2
$\begingroup$

I know the YTM of a coupon bond is the interest rate $i$ which verifies

$ P =\frac{C}{(1+i)} + \frac{C}{(1+i)^2} + ...+ \frac{C}{(1+i)^n} + \frac{F}{(1+i)^n} $

where $P$ is price, $C$ is the coupon payment and $F$ is face value.

I don't understand why $i = C/F$ when $P=F$. In words: I can't grasp why the yield to maturity equals the coupon rate when the bond is priced at face value.

On the one hand I can't solve that equation above so that this fact is verified, but I might need some tools I don't have yet to do so. On the other hand it doesn't make intuitive sense to me on a conceptual level.

What am I missing?

$\endgroup$
4
$\begingroup$

Let $P$ denote the dirty price, $F$ the face value and $i$ the YTM. Using the geometric sum we get

\begin{align} P &= \sum_{j=1}^n \frac{C}{{(1+i)}^j} + \frac{F}{(1+i)^n}\\ &= C\frac{1-\frac{1}{{(1+i)}^n} }{i} + \frac{F}{(1+i)^n} \end{align}

and thus

\begin{align} P=F \Leftrightarrow & F= C\frac{1-\frac{1}{{(1+i)}^n} }{i} + \frac{F}{(1+i)^n} \\ \Leftrightarrow & C\left(1-\frac{1}{{(1+i)}^n}\right) =i \left( F- \frac{F}{(1+i)^n} \right)\\ \Leftrightarrow & \frac{C}{F} = i \end{align}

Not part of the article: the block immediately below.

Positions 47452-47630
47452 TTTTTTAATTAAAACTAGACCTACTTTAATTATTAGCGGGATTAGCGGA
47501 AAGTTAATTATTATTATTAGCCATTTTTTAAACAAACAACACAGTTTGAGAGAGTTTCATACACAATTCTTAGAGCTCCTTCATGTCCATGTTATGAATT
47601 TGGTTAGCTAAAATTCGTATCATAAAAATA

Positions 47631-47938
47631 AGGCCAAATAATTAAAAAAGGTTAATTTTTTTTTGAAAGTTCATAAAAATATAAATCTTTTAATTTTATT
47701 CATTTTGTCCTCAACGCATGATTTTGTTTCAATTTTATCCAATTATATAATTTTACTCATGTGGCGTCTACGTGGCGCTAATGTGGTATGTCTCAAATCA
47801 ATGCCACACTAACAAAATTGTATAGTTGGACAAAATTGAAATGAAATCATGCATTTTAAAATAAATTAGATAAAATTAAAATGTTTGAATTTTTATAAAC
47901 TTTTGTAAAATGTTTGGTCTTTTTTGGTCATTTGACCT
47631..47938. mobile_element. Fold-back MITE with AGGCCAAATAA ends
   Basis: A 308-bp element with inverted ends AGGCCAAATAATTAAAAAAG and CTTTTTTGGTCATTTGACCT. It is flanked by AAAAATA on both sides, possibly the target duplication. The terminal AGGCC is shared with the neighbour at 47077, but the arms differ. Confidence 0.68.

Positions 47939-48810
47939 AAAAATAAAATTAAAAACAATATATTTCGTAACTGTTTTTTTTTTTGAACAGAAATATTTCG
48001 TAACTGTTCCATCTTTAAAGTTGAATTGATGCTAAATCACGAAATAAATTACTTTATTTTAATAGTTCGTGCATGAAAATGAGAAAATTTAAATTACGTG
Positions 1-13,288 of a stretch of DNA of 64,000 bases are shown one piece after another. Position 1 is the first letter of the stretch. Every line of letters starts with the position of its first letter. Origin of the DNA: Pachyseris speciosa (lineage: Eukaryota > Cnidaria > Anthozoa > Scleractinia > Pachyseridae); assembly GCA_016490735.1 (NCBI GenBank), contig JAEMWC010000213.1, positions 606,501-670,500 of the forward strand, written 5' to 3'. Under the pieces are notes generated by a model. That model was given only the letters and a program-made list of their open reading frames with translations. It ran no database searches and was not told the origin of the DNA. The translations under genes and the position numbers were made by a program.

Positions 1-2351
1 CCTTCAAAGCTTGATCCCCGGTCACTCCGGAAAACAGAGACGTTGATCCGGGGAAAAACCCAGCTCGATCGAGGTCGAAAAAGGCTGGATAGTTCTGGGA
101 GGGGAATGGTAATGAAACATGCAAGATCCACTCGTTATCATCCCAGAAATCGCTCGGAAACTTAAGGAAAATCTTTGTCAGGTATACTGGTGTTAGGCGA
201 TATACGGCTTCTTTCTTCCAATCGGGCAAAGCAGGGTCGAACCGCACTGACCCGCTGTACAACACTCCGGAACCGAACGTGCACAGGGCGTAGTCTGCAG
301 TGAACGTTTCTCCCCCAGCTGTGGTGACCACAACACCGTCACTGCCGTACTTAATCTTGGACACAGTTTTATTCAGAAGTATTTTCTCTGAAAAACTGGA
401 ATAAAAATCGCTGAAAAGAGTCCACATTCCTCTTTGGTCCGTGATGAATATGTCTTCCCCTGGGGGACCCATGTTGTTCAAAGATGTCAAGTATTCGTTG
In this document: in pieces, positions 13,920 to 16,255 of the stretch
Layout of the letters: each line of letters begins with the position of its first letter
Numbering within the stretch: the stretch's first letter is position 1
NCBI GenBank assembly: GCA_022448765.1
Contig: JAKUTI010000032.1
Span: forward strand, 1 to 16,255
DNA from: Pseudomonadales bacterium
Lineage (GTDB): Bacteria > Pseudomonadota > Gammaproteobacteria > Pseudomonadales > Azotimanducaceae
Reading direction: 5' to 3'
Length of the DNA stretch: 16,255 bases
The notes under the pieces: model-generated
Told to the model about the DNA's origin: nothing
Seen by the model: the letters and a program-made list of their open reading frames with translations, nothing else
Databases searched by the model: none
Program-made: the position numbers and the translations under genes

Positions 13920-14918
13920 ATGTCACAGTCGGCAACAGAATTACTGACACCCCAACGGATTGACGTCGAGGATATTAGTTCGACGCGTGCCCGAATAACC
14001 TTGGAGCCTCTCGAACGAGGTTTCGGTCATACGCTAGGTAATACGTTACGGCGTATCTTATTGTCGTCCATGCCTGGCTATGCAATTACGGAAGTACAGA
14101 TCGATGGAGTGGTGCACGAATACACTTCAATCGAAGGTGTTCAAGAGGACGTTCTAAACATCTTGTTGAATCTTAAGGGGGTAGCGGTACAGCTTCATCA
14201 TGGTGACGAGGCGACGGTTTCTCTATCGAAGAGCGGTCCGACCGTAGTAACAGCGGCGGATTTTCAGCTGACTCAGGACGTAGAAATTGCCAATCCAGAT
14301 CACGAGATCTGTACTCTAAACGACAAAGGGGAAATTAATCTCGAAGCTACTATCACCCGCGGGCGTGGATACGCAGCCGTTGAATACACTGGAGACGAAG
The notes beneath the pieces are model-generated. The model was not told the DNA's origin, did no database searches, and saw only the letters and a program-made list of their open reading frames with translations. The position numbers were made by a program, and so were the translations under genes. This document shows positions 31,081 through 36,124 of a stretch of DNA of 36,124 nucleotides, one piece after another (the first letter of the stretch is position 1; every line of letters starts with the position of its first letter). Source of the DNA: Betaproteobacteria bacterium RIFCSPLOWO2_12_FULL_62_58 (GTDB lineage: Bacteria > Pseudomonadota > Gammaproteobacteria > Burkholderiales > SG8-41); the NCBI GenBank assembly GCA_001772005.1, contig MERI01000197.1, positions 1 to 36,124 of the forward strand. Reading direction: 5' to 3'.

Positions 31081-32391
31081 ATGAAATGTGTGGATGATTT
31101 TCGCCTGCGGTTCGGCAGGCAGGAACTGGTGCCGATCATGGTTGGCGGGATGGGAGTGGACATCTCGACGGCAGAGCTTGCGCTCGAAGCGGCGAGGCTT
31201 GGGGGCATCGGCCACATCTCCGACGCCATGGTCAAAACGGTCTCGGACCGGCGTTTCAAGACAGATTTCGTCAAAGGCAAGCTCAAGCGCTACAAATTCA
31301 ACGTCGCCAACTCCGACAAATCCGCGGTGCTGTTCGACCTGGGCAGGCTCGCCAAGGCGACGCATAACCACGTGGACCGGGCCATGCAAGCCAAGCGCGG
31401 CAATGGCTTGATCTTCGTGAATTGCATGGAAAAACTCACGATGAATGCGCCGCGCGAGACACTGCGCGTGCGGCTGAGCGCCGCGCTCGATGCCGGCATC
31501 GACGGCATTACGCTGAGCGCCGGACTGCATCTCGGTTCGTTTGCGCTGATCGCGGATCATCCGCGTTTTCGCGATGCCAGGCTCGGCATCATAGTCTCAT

$\endgroup$
0
$\begingroup$

The price of a bond is determined by the sum of the discounted cashflows plus the discounted face value of the bond. Intuitively and academically, a bond cannot be worth more than the sum of the future cashflows plus future value. In the case of yield equaling coupon rate, the price is equal to par because the rate at which you are discounting makes it so that the sum of the discounted cashflows and discounted par equal present par. Understanding this, by looking at the equation you should be able to convince yourself that is the case. Here is a simple example using a 3 year note with a 3% coupon:

$$ 100 = \frac{3}{(1+0.03)^1} + \frac{3}{(1+0.03)^2} + \frac{100+3}{(1+0.03)^3}$$ $$ 100 = 2.912621 \ + \ 2.827788 \ + \ 94.25959 $$

Let me know if that helps.

$\endgroup$
  • $\begingroup$ Well, actually he split the fraction for the nth period in C and F so it's actually fine and should result in the correct value. $\endgroup$ – David Duarte Nov 27 '18 at 15:28
  • $\begingroup$ Ooops, missed that. Revised to reflect. $\endgroup$ – PlantFox Nov 27 '18 at 15:29

Your Answer

By clicking “Post Your Answer”, you agree to our terms of service, privacy policy and cookie policy

Not the answer you're looking for? Browse other questions tagged or ask your own question.